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St. Paul contemplates bringing back streetcars

In the future, St. Paul could once again have a streetcar system.

Right now, the city is weighing its options, with the help of a San Francisco consulting firm, Nelson\Nygaard, which is conducting a feasibility study on the topic, according to Nancy Homans, a policy advisor to Mayor Chris Coleman.

The study, which will probably take a year to complete, entails “doing preliminary work around possible routes and identifying criteria by which we’ll evaluate both the geometrics of the street and transit ridership issues," she says.

Funding for the $250,000 study comes from the city, Ramsey County, the Central Corridor Funders Collaborative, the McKnight Foundation and the Saint Paul Foundation, according to Finance and Commerce.

Over the next year, the city, with the help of the consulting firm, will also be asking for feedback from the public on its findings.

The city’s streetcars went away about 40 years ago. “It was once a well-developed system,” she says.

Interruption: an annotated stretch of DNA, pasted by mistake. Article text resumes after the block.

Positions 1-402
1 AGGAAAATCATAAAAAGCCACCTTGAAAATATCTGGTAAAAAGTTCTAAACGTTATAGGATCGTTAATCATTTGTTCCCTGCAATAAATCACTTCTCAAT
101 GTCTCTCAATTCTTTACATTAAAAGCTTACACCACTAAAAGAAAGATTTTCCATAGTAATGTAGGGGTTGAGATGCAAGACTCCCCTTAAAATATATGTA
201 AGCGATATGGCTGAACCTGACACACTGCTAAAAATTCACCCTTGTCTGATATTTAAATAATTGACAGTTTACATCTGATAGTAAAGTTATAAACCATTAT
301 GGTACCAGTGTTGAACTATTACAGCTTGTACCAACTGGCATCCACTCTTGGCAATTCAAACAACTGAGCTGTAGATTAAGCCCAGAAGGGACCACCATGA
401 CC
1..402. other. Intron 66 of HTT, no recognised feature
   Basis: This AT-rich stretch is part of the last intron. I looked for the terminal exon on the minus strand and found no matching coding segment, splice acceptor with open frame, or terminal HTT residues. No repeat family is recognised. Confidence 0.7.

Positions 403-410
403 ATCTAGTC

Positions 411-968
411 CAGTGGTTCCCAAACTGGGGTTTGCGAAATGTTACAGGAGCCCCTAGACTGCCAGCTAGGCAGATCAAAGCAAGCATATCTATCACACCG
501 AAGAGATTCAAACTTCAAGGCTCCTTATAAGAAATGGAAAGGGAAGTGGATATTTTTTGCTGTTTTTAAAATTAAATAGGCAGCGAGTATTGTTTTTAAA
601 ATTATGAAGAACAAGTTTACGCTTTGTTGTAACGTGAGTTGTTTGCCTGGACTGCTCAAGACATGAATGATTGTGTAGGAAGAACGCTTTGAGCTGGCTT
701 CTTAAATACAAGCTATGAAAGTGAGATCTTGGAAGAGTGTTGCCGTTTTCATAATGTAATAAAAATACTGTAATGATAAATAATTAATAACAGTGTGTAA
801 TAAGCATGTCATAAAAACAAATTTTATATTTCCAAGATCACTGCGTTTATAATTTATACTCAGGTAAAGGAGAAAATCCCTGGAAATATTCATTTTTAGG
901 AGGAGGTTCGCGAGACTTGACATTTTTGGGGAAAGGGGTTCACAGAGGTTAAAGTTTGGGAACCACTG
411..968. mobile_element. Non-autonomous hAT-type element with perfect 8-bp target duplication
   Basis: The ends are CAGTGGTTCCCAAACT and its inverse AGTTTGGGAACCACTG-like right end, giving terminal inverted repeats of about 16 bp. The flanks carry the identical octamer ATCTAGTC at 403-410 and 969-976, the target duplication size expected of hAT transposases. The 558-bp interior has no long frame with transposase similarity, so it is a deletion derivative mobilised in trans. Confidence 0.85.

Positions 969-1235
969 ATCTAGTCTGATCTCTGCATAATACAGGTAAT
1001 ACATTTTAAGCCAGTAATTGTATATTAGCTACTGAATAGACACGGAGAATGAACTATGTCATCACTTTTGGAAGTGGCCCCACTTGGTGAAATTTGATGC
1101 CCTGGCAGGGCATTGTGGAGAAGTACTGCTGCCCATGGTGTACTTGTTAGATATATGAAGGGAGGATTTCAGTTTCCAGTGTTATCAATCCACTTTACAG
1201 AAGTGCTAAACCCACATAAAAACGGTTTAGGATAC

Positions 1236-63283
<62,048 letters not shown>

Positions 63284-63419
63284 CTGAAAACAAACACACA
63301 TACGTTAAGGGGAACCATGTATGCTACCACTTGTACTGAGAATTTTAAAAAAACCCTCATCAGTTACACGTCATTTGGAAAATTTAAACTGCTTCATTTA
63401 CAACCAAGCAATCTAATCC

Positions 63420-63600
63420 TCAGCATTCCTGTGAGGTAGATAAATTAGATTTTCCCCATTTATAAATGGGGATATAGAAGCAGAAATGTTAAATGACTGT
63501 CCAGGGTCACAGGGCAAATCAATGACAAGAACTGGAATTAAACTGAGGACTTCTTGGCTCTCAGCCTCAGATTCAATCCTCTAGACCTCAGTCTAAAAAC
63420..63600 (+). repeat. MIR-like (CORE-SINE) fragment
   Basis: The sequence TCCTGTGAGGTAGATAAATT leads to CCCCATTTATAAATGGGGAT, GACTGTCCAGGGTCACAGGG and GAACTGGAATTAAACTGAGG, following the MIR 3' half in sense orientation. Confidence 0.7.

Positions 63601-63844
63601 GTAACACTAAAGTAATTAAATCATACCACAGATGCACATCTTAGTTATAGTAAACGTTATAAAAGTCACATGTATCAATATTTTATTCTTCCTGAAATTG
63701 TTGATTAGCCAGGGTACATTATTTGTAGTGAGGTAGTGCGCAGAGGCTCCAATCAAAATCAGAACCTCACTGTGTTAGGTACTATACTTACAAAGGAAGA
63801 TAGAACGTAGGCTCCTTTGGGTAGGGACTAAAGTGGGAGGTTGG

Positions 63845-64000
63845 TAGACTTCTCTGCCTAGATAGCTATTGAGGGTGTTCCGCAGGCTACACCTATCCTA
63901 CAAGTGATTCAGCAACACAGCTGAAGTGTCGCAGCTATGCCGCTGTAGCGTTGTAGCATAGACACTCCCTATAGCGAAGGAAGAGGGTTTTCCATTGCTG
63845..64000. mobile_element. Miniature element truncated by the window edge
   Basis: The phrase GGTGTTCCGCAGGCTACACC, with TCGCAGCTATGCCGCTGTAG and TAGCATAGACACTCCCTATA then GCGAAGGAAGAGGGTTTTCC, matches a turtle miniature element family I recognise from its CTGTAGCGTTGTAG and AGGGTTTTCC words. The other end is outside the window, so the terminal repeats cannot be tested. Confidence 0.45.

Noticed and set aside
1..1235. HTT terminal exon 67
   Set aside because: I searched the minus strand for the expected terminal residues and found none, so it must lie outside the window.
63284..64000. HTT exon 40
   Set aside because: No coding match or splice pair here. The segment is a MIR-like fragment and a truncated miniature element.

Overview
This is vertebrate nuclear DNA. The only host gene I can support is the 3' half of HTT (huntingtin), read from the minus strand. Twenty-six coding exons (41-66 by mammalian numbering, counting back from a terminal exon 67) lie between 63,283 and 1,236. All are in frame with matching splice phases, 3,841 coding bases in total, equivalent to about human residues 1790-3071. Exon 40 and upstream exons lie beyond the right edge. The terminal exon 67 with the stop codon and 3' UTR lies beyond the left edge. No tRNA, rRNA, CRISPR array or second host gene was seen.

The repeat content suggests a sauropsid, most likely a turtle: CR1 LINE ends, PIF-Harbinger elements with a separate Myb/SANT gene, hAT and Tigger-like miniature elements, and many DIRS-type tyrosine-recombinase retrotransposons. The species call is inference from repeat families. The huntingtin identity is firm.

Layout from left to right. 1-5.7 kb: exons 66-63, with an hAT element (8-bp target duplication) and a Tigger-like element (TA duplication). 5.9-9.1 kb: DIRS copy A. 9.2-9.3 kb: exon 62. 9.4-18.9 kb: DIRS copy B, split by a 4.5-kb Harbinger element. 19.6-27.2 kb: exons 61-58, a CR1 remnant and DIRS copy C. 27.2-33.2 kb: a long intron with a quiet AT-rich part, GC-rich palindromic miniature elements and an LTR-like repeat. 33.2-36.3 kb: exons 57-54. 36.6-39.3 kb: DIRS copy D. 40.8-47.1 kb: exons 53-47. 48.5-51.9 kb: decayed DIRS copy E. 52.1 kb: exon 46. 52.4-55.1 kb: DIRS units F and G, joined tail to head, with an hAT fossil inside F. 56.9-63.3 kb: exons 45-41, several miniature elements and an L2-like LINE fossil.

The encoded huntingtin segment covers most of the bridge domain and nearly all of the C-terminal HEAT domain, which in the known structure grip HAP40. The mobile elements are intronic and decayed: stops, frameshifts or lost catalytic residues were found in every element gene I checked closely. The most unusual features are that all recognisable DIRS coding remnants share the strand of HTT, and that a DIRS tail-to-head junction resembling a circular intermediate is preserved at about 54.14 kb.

The reason streetcars are coming up these days is because “They are a good transit type of vehicle. People appreciate the fixed route,” she says, adding that the economic development impact has also been demonstrated.

“They support the business node and link into the larger regional system,” she says.

In this case, the city hopes that streetcars will build on the coming Central Corridor light rail transit line.

This is something that cities around the country are looking at. “The conversation has been, ‘how we do improve transit in the city,’” she says, adding, “I think this is a logical next step.”  

For St. Paul, getting there means working closely with Minneapolis, which already did its own feasibility study, and other regional partners to figure out financing. “We want to work together on common issues,” she says.

Source: Nancy Homans, policy advisor to mayor Chris Coleman, city of St. Paul
Writer: Anna Pratt





 


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